The Justifiability of Environmental Direct Action
Mathew Humphrey writes on the possibility of environmental direct action in a just democratic state. He recognizes this issue as part of a larger, and longer standing narrative that finds its home in any democratic state. This issue is “The possible conflict between the deeply held beliefs of an individual or group and the public policy of a democratic society”(310). Of course, this phenomenon has been the catalyst for many a civil disobedience to take place.
So we are asked to consider what conditions might look like for civil disobedience to occur in, i.e, what does the framework of our polity look like. Intuiting the popular calls to rebellion such as oppression by the ruling classes, or other corruption Humphrey addresses the two necessary parts of a democratic state as “legitimacy” and “justification”. Legitimacy, for Humphrey’s, is generally comprised of the values of legality, justifiability, and consent. As to justification, it is largely a project concerned with what Humphrey’s terms “reason giving” and these reasons are not affected so much by their truth value as they are “grounded in reasons that are ‘stable in the face of acute and sustained criticism by others and of new information”(313), an obstacle any subject is due to face in democratic deliberation. With these conditions in mind we move forward.
Moving to Humphrey’s section entitled “The Environmentalist’s Problem with Democracy” we encounter the main issue of tying environmentalist concerns and democratic procedures together. One of the more salient of the points made to this subject is a point Westra makes in their observation “… we believe that the choices and preferences of a democracy should be ‘viewed as absolute, beyond discussion”(314). This comment from Westra, someone regarded as an “environmental authoritarian”, hits on an issue that allows democratic states to make decisions but often leave swaths of the affected powerless. Though the decisions are not permanent, once they are decided they are indeed beyond discussion for a time. And so, for many an oppressed person, there has been no choice but to wait. Wait until the next voting cycle. Wait until someone in a position of power feels sympathy for your cause. But this ability to wait, time as a resource (of course technically finite) that allows for ebbs and flows of change , is a privilege of those of the human race. Our issues of waiting often have to do with renewable(or redistributable) resources such as money , power, or rights. But when the situation is deemed too dire to wait, civil disobedience is used a s a tool to communicate the need for change outside of the normal democratic process. But does it follow that civil disobedience is permissible in the case when the resources, like much of the natural world, in question are non-renewable?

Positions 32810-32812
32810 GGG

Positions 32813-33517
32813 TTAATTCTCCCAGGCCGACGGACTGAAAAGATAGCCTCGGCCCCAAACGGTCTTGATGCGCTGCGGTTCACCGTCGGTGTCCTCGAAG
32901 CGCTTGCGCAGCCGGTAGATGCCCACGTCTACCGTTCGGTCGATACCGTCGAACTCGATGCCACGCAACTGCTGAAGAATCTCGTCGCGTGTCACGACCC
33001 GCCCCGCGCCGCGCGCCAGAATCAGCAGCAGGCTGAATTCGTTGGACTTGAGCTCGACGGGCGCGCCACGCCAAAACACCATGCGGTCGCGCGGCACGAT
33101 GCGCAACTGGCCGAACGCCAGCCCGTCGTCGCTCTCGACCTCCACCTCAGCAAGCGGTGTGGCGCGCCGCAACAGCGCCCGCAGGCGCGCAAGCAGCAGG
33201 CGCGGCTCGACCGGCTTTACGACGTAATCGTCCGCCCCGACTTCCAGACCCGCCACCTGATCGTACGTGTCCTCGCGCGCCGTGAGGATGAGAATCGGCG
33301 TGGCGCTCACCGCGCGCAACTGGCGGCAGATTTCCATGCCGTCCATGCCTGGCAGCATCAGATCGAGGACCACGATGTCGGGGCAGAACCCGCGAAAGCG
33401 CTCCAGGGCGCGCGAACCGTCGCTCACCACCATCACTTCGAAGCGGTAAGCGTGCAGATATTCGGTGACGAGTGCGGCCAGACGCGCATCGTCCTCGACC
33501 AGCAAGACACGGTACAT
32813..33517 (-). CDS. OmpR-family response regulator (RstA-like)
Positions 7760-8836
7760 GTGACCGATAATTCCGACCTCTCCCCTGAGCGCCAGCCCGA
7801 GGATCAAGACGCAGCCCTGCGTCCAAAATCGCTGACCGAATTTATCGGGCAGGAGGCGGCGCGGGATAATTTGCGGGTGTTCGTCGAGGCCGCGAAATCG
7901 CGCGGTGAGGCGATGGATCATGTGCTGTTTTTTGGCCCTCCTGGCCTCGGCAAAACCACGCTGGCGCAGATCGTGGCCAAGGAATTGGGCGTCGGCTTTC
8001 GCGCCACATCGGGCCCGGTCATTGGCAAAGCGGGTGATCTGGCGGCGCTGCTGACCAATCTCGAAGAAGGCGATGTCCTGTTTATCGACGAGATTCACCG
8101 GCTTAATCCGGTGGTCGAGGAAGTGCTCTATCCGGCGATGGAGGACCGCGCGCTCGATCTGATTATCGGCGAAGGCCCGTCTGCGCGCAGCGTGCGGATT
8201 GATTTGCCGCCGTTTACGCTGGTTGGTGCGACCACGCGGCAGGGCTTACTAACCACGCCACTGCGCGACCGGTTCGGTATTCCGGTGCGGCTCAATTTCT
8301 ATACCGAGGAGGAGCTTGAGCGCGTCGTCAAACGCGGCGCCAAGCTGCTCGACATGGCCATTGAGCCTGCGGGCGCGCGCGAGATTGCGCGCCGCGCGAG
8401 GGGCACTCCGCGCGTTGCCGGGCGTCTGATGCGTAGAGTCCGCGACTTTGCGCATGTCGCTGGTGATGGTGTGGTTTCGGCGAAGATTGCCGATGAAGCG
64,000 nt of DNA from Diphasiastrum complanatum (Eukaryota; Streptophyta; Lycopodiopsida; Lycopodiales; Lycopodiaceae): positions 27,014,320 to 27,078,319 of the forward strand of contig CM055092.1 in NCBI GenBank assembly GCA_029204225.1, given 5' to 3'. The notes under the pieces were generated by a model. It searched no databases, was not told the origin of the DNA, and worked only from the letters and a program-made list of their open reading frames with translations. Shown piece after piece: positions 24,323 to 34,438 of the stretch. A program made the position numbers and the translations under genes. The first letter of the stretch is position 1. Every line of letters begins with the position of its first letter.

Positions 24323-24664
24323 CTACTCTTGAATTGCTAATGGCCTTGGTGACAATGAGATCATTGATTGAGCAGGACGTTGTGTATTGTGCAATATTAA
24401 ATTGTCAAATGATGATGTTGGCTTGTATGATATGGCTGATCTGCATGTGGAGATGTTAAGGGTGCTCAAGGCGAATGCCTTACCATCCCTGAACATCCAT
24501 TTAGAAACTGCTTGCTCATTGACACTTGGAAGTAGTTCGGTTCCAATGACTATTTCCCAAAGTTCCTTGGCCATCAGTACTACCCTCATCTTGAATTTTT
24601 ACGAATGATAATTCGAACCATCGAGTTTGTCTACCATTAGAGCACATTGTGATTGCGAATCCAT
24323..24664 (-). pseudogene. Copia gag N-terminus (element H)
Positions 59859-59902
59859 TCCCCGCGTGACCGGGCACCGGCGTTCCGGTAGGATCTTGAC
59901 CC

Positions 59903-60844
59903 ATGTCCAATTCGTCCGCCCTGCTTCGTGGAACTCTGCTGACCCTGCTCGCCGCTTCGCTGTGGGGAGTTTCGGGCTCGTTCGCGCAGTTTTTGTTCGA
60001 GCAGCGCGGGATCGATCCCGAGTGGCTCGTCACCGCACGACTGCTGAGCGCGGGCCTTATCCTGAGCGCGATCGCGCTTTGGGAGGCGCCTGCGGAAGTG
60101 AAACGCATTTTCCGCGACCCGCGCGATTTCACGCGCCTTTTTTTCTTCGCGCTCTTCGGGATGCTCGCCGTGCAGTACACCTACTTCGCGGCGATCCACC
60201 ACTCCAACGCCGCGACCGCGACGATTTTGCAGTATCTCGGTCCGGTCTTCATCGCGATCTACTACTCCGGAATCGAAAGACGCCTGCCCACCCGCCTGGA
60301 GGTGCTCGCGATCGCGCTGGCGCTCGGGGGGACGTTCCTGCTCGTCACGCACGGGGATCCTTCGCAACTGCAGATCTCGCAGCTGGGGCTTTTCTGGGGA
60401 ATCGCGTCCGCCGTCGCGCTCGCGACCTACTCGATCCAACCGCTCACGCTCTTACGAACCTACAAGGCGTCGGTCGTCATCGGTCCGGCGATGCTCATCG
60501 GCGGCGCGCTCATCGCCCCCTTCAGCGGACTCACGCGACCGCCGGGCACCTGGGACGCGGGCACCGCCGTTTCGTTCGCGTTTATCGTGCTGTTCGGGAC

As many of the resources of the natural world that human beings (under democratic regimes or not) are finite, the practice of essentially waiting your turn in the democratic process is not an effective strategy. Some, such as Westra, call for an infringement upon personal liberties such as consumption in an effort to lessen our effect on the environment. Of course, an enforcement of this would be undemocratic, even if it was helpful. If people want to make their habitat inhospitable that is their choice. Humphrey writes on this saying, “Environmental problems possess a complex political character, and so a democratic approach to the demands of environmental ethics is necessary”(319). However, I disagree with this statement. The democratic approach is one that is explicitly a means of governing human beings. To apply this system of governing to the rights of planets, animals, and finite resources is a project taken on with entirely too narrow of a scope.
Even if the only value of the natural world comes from some sublime good, there is still a value that is necessary to consider and preserve. There is space within the democratic process to justifiably resist policies which effect finite goods which all of us need to survive. This can be termed “extra democratic political activity in defense of irreplaceable goods”(324). In some instances the waiting game of democratic decision making is just too long and subsequently too destructive. In the case of finite goods (natural resources and space), the scope of democracy is too narrow. To subject the entire planet to a system of governing humans is a practice that will always fall short. But if it is the only system we have, we should also practice resistance in the face of grand injustices.
Humphrey, Mathew. “Democratic Legitimacy, Public Justification and Environmental Direct Action.” Political Studies 54, no. 2 (2006): 310–27. https://doi.org/10.1111/j.1467-9248.2006.00602.x.